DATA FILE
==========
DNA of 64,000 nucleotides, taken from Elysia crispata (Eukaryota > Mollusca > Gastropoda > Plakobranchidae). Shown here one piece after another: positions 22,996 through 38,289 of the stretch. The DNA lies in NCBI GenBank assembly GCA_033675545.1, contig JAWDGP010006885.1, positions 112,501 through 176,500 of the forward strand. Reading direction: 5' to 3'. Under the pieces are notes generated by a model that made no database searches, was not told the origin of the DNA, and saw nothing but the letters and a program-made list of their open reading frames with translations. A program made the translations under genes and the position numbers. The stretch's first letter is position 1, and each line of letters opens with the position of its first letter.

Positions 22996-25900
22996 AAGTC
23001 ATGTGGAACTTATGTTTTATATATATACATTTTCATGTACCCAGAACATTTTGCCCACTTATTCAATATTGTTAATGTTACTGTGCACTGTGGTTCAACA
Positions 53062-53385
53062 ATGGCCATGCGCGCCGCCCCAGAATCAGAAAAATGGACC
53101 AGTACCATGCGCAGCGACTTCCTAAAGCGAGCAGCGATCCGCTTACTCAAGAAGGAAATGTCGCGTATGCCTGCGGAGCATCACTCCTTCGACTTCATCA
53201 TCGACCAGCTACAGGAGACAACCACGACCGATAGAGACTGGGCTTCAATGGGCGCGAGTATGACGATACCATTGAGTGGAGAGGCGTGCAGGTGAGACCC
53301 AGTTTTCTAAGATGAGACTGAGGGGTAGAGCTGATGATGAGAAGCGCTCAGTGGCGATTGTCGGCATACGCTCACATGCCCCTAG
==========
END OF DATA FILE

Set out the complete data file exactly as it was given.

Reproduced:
DNA of 64,000 nucleotides, taken from Elysia crispata (Eukaryota > Mollusca > Gastropoda > Plakobranchidae). Shown here one piece after another: positions 22,996 through 38,289 of the stretch. The DNA lies in NCBI GenBank assembly GCA_033675545.1, contig JAWDGP010006885.1, positions 112,501 through 176,500 of the forward strand. Reading direction: 5' to 3'. Under the pieces are notes generated by a model that made no database searches, was not told the origin of the DNA, and saw nothing but the letters and a program-made list of their open reading frames with translations. A program made the translations under genes and the position numbers. The stretch's first letter is position 1, and each line of letters opens with the position of its first letter.

Positions 22996-25900
22996 AAGTC
23001 ATGTGGAACTTATGTTTTATATATATACATTTTCATGTACCCAGAACATTTTGCCCACTTATTCAATATTGTTAATGTTACTGTGCACTGTGGTTCAACA
Positions 53062-53385
53062 ATGGCCATGCGCGCCGCCCCAGAATCAGAAAAATGGACC
53101 AGTACCATGCGCAGCGACTTCCTAAAGCGAGCAGCGATCCGCTTACTCAAGAAGGAAATGTCGCGTATGCCTGCGGAGCATCACTCCTTCGACTTCATCA
53201 TCGACCAGCTACAGGAGACAACCACGACCGATAGAGACTGGGCTTCAATGGGCGCGAGTATGACGATACCATTGAGTGGAGAGGCGTGCAGGTGAGACCC
53301 AGTTTTCTAAGATGAGACTGAGGGGTAGAGCTGATGATGAGAAGCGCTCAGTGGCGATTGTCGGCATACGCTCACATGCCCCTAG